Positivity 6: 261–274, 2002.
© 2002 Kluwer Academic Publishers. Printed in the Netherlands.
Subdifferentiability and the Duality Gap
N. E. GRETSKY
Department of Mathematics, University of California, Riverside, CA, U.S.A. (E-mail:
Department of Economics, University of California, Los Angeles, CA, U.S.A.
(E-mail: firstname.lastname@example.org email@example.com)
(Received 16 February 2001; accepted 1 June 2001)
Abstract. We point out a connection between sensitivity analysis and the fundamental theorem of
linear programming by characterizing when a linear programming problem has no duality gap. The
main result is that the value function is subdifferentiable at the primal constraint if and only if there
exists an optimal dual solution and there is no duality gap. To illustrate the subtlety of the condition,
we extend Kretschmer’s gap example to construct (as the value function of a linear programming
problem) a convex function which is subdifferentiable at a point but is not continuous there. We also
apply the theorem to the continuum version of the assignment model.
AMS Classiﬁcation: 90C48, 46N10
Key words: duality gap, value function, subdifferentiability, assignment model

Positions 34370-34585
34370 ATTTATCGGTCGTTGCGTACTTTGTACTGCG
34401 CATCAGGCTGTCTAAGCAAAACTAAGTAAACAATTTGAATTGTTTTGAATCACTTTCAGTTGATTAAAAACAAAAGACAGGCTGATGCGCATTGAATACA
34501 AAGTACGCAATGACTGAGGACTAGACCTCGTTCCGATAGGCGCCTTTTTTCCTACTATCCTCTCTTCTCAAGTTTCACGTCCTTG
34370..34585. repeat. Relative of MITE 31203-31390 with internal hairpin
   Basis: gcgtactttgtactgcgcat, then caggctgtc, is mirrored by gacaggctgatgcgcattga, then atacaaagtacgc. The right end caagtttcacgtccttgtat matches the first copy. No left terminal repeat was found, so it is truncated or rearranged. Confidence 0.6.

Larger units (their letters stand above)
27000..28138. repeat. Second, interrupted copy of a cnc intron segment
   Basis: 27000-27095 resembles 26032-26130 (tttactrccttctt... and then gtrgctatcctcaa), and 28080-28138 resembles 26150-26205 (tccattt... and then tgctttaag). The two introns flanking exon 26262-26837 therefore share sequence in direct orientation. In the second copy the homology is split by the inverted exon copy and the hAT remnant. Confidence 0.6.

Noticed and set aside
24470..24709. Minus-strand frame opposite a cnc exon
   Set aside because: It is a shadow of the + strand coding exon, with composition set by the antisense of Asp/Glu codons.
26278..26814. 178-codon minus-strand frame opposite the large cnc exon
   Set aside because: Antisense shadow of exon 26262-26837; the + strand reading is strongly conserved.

The purpose of this note is to point out a connection between sensitivity analysis
and the fundamental theorem of linear programming. The subject has received
considerable attention and the connection we ﬁnd is remarkably simple. In fact,
our observation in the context of convex programming follows as an application
of conjugate duality [11, Theorem 16]. Nevertheless, it is useful to give a separate
proof since the conclusion is more readily established and its import for linear
programming is more clearly seen.
The main result (Theorem 1) is that in a linear programming problem there
exists an optimal dual solution and there is no duality gap if and only if the value
function is subdifferentiable at the primal constraint.
The result is useful because the value function is convex, so there are simple
sufﬁcient conditions that it be subdifferentiable at a given (constraint) point. In
particular, if the value function of the linear programming problem is a proper con-
vex function, then the value function is lower semicontinuous and standard results
from convex analysis guarantee that the value function is locally bounded, locally
Lipschitz, and subdifferentiable at every interior point of its domain. When ap-
plied to inﬁnite-dimensional linear programming, Theorem 1 contains the Dufﬁn–
Karlovitz no-gap theorem for constraint spaces whose positive cone has interior
, and the Charnes–Cooper–Kortanek no-gap theorem for semi-inﬁnite programs